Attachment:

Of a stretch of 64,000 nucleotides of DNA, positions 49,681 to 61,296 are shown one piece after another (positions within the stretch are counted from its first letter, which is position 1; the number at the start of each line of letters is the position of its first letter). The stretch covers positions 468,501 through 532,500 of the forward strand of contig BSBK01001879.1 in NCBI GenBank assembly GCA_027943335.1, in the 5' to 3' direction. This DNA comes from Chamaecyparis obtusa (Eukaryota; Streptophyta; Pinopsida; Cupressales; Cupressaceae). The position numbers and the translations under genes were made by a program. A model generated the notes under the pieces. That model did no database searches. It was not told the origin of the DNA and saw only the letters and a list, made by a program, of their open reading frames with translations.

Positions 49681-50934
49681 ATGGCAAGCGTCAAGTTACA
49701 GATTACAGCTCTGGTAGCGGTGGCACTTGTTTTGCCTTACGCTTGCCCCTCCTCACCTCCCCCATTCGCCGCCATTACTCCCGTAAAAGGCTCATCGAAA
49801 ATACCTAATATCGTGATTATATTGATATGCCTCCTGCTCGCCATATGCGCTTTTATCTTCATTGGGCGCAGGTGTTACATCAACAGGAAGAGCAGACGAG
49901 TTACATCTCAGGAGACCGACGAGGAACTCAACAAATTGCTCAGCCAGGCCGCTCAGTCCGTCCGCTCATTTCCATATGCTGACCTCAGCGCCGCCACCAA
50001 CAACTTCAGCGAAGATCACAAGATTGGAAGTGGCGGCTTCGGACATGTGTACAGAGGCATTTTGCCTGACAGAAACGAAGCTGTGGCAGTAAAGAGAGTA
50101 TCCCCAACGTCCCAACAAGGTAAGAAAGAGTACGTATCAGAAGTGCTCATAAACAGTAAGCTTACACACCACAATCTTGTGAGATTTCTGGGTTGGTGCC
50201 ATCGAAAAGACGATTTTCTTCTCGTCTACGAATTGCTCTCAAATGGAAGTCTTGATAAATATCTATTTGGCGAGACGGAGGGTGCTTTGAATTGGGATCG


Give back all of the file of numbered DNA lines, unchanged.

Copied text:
Of a stretch of 64,000 nucleotides of DNA, positions 49,681 to 61,296 are shown one piece after another (positions within the stretch are counted from its first letter, which is position 1; the number at the start of each line of letters is the position of its first letter). The stretch covers positions 468,501 through 532,500 of the forward strand of contig BSBK01001879.1 in NCBI GenBank assembly GCA_027943335.1, in the 5' to 3' direction. This DNA comes from Chamaecyparis obtusa (Eukaryota; Streptophyta; Pinopsida; Cupressales; Cupressaceae). The position numbers and the translations under genes were made by a program. A model generated the notes under the pieces. That model did no database searches. It was not told the origin of the DNA and saw only the letters and a list, made by a program, of their open reading frames with translations.

Positions 49681-50934
49681 ATGGCAAGCGTCAAGTTACA
49701 GATTACAGCTCTGGTAGCGGTGGCACTTGTTTTGCCTTACGCTTGCCCCTCCTCACCTCCCCCATTCGCCGCCATTACTCCCGTAAAAGGCTCATCGAAA
49801 ATACCTAATATCGTGATTATATTGATATGCCTCCTGCTCGCCATATGCGCTTTTATCTTCATTGGGCGCAGGTGTTACATCAACAGGAAGAGCAGACGAG
49901 TTACATCTCAGGAGACCGACGAGGAACTCAACAAATTGCTCAGCCAGGCCGCTCAGTCCGTCCGCTCATTTCCATATGCTGACCTCAGCGCCGCCACCAA
50001 CAACTTCAGCGAAGATCACAAGATTGGAAGTGGCGGCTTCGGACATGTGTACAGAGGCATTTTGCCTGACAGAAACGAAGCTGTGGCAGTAAAGAGAGTA
50101 TCCCCAACGTCCCAACAAGGTAAGAAAGAGTACGTATCAGAAGTGCTCATAAACAGTAAGCTTACACACCACAATCTTGTGAGATTTCTGGGTTGGTGCC
50201 ATCGAAAAGACGATTTTCTTCTCGTCTACGAATTGCTCTCAAATGGAAGTCTTGATAAATATCTATTTGGCGAGACGGAGGGTGCTTTGAATTGGGATCG